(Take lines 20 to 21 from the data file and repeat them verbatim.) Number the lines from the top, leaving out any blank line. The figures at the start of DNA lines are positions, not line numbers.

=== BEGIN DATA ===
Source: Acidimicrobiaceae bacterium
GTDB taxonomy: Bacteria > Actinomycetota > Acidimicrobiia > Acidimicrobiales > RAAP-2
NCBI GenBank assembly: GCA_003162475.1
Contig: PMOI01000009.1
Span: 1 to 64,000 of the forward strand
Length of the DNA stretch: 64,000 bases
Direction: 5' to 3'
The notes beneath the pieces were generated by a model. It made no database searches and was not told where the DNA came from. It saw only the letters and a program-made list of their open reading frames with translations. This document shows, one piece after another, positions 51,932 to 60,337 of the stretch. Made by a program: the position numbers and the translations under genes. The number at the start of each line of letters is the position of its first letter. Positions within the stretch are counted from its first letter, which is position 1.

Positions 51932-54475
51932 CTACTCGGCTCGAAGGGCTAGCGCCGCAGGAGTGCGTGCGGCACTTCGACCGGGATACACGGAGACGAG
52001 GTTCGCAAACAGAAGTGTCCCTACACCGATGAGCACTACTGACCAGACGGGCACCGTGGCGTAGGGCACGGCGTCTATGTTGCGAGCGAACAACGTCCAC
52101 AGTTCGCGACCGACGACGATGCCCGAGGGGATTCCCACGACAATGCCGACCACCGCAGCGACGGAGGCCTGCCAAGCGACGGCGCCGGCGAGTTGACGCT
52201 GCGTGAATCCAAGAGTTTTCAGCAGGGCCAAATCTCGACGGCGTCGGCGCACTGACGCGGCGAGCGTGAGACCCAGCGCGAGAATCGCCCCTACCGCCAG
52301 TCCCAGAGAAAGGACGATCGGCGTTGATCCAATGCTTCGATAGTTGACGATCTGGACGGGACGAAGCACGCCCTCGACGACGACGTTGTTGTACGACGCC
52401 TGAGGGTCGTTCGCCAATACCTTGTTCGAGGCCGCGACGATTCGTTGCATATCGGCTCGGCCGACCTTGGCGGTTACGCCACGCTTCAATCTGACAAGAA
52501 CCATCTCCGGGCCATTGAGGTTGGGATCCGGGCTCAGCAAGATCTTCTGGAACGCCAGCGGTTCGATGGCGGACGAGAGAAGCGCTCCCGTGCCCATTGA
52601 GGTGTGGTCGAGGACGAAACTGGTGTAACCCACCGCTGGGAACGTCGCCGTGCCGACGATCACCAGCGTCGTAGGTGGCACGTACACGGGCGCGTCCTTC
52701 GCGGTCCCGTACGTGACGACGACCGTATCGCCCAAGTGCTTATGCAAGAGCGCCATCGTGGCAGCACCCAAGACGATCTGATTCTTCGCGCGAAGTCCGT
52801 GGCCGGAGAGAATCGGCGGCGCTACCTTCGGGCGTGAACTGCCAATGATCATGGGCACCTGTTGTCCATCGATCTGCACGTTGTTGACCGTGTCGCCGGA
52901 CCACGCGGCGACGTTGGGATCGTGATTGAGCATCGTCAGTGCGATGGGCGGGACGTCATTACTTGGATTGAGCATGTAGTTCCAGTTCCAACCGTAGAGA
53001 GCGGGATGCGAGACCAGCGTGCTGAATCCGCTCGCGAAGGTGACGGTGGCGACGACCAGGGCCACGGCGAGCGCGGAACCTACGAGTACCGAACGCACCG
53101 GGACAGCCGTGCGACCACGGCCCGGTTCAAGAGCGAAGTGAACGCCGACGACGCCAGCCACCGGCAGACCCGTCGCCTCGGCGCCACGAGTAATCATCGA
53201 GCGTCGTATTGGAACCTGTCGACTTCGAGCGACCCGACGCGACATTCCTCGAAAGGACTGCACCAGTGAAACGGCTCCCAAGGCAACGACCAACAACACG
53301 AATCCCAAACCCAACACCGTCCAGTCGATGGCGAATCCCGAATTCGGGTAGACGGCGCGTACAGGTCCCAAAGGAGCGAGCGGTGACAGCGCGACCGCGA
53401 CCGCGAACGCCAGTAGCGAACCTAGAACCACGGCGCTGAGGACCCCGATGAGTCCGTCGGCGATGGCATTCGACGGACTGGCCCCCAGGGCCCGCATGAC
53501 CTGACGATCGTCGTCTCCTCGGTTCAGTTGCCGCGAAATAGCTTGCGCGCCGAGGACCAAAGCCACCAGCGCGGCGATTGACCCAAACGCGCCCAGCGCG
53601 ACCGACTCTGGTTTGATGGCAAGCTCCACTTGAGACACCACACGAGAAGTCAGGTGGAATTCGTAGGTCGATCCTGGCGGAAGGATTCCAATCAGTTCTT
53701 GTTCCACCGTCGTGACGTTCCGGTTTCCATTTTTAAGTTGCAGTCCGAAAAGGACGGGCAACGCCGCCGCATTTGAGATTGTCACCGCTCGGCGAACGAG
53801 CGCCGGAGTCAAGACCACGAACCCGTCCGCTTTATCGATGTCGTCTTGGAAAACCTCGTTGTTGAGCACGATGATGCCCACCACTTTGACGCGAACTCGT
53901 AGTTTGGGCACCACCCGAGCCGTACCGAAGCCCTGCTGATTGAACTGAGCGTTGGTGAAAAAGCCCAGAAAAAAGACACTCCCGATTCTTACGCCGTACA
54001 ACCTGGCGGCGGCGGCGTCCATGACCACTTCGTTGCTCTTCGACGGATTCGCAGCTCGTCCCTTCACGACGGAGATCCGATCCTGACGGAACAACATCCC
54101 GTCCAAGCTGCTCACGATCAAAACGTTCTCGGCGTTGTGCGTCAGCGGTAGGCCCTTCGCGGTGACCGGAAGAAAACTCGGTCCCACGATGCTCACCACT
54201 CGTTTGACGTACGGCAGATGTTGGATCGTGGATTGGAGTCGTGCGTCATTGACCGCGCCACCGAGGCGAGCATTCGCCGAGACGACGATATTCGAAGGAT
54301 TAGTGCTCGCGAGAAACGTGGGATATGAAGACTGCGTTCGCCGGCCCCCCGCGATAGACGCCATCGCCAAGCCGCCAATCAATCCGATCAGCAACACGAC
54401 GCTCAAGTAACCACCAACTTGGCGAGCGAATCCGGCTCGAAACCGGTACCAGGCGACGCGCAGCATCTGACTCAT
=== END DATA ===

52901 CCACGCGGCGACGTTGGGATCGTGATTGAGCATCGTCAGTGCGATGGGCGGGACGTCATTACTTGGATTGAGCATGTAGTTCCAGTTCCAACCGTAGAGA
53001 GCGGGATGCGAGACCAGCGTGCTGAATCCGCTCGCGAAGGTGACGGTGGCGACGACCAGGGCCACGGCGAGCGCGGAACCTACGAGTACCGAACGCACCG